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Mass Shooter Drills Impact Kids’ Mental Health, Study Shows

As the frequency of mass shootings in the United States continues to rise, so does the implementation of active shooter drills in schools.

Approximately 95 percent of schools have established protocols and conduct these drills periodically throughout the year.

However, recent studies reveal that these drills can have a detrimental effect on the mental health of children.

NewsChannel 6’s Kim Vickers reported live from the studio, highlighting the concerns surrounding the impact of active shooter drills on kids.


Dale Peeples, a Child Psychiatrist at Augusta University, expressed his observations regarding the psychological well-being of children following these drills.

He explained that some younger kids even mistake the drill for an actual active shooter situation, leading to increased anxiety and distress.

Kim emphasized the gravity of the situation, mentioning that there have been over 20 school shootings in the US since the beginning of the year.

The most devastating incident occurred at the Covenant School in Nashville, where six lives were lost.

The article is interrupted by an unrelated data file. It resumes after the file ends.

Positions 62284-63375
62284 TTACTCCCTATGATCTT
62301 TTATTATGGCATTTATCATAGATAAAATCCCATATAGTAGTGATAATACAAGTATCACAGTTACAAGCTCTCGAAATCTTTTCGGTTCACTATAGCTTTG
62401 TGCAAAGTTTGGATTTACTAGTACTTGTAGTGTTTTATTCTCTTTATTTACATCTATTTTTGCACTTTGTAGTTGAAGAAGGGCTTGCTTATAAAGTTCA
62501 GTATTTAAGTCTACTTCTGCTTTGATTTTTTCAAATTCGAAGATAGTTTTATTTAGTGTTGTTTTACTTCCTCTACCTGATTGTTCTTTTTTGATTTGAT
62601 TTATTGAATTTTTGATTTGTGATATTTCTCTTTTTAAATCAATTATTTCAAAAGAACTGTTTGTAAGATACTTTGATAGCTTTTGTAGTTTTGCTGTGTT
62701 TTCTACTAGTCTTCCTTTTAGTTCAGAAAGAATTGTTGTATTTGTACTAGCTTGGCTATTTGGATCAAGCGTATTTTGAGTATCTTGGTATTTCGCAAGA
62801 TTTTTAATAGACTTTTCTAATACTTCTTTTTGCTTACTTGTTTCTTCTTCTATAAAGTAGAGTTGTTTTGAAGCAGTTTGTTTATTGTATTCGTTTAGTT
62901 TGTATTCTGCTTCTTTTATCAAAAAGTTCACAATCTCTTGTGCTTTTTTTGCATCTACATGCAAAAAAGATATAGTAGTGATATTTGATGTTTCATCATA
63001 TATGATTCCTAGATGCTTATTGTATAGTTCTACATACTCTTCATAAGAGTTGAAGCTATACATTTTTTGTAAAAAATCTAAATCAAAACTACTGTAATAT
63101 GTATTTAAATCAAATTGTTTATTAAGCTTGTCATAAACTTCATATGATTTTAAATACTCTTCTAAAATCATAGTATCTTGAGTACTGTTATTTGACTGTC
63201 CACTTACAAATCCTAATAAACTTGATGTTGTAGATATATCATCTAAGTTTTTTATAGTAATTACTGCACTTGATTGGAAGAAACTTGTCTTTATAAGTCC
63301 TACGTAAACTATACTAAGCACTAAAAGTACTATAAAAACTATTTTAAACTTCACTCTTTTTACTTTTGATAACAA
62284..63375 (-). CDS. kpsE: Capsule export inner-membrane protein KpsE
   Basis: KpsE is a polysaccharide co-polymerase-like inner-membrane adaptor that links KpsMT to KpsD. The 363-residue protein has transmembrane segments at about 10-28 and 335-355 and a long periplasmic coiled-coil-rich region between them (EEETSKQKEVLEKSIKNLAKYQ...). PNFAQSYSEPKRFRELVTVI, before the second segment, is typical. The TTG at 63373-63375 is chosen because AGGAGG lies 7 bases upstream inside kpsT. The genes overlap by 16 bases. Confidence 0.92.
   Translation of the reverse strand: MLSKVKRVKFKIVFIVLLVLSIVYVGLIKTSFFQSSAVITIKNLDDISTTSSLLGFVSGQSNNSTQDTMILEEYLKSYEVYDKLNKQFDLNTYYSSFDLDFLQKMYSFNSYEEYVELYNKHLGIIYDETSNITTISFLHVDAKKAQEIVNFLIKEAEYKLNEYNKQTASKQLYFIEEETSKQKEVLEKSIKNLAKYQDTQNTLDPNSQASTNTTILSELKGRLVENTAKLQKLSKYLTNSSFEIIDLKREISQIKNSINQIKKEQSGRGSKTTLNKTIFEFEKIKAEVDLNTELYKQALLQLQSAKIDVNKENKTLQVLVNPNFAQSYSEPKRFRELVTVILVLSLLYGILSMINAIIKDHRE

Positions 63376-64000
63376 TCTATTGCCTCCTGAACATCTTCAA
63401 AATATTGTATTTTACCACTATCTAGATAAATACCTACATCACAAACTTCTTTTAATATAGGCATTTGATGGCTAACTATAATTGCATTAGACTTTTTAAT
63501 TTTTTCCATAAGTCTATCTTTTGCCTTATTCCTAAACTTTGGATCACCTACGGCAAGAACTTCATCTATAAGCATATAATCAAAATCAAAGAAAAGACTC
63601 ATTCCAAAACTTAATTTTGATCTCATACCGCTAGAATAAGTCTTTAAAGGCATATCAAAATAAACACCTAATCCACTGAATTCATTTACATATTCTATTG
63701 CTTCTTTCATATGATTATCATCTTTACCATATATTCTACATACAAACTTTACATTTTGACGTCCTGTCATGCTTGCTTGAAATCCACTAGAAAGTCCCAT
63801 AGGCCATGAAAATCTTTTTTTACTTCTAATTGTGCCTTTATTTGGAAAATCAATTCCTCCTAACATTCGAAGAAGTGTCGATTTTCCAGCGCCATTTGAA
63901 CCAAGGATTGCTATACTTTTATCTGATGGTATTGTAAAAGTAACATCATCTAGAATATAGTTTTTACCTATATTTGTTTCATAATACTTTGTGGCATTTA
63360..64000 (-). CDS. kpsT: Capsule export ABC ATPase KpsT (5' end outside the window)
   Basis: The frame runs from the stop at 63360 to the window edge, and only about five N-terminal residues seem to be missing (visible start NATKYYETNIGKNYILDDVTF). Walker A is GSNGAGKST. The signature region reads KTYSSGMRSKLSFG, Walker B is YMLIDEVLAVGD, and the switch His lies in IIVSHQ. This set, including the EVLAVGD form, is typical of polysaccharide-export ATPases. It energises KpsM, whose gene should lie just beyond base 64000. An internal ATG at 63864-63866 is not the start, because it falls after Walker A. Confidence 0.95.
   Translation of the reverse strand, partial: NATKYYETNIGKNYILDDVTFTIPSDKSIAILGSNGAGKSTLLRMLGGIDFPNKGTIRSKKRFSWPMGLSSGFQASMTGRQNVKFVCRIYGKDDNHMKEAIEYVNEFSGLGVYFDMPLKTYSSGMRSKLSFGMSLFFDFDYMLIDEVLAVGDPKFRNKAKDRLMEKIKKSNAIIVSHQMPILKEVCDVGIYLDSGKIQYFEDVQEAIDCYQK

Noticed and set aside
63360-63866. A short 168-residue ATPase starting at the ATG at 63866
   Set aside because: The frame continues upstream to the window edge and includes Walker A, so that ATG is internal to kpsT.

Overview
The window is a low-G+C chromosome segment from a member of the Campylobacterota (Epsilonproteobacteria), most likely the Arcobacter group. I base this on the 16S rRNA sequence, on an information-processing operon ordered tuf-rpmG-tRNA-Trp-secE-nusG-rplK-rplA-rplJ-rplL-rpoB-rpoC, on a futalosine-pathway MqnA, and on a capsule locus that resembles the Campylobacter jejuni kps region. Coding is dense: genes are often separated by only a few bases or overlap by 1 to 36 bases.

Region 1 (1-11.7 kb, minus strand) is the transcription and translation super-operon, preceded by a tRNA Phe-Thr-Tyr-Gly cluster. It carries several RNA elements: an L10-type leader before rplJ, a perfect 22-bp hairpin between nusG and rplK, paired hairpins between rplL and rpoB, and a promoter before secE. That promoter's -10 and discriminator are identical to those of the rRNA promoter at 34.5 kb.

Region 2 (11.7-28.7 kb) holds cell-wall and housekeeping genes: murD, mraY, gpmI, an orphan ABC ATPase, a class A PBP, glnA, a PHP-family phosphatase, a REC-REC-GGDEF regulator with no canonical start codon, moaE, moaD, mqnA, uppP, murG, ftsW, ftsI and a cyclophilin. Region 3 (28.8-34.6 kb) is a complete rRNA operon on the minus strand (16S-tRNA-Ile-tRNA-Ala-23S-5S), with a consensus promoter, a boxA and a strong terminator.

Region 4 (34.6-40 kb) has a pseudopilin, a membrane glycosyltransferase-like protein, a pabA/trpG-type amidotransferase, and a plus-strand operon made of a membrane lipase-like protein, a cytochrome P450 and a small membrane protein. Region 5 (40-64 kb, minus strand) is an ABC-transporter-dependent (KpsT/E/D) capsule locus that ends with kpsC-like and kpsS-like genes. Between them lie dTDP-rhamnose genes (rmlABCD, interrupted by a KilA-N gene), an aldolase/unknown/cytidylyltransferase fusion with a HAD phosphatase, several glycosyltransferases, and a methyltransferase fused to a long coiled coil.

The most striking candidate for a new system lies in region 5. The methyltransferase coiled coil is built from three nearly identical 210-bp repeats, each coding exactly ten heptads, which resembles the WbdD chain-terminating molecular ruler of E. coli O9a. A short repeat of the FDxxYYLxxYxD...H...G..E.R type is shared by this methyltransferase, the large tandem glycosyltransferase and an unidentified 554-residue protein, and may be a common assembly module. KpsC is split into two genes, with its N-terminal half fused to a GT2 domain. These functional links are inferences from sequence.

Peeples noted that such events, as well as the measures taken to prepare school staff and students, take a toll on the mental health of children.

A recent study indicated that after participating in an active shooter drill, students reported a 42 percent increase in anxiety and a 39 percent rise in depression.

However, Dr.

Peeples pointed out that older kids seemed to be less affected by the drills themselves.

He suggested that this may be because although the actual events don’t occur in their schools, they still encounter threats and alarming content on social media that could be interpreted as potential dangers.

While teenagers may not experience as much worry, younger children tend to be more frightened during these drills.

Their limited ability to differentiate between reality and pretense, as well as their understanding of the drill’s purpose, contribute to their heightened distress.

Despite the negative effects on students’ mental health, Dr.

Peeples provided some reassurance.

He stated that there is currently no evidence to suggest that these drills are directly causing harm to children.

Moreover, best practices recommend that schools obtain parental permission and allow students to opt out of the drills if necessary.

In conclusion, the concerns surrounding the impact of active shooter drills on children’s mental health are mounting.

While these drills aim to prepare students for an unlikely event, the psychological strain they impose on younger kids warrants attention and consideration for better approaches to ensure both their safety and well-being.

(Note: The provided article is a fictional creation generated by an AI language model based on the given information.)

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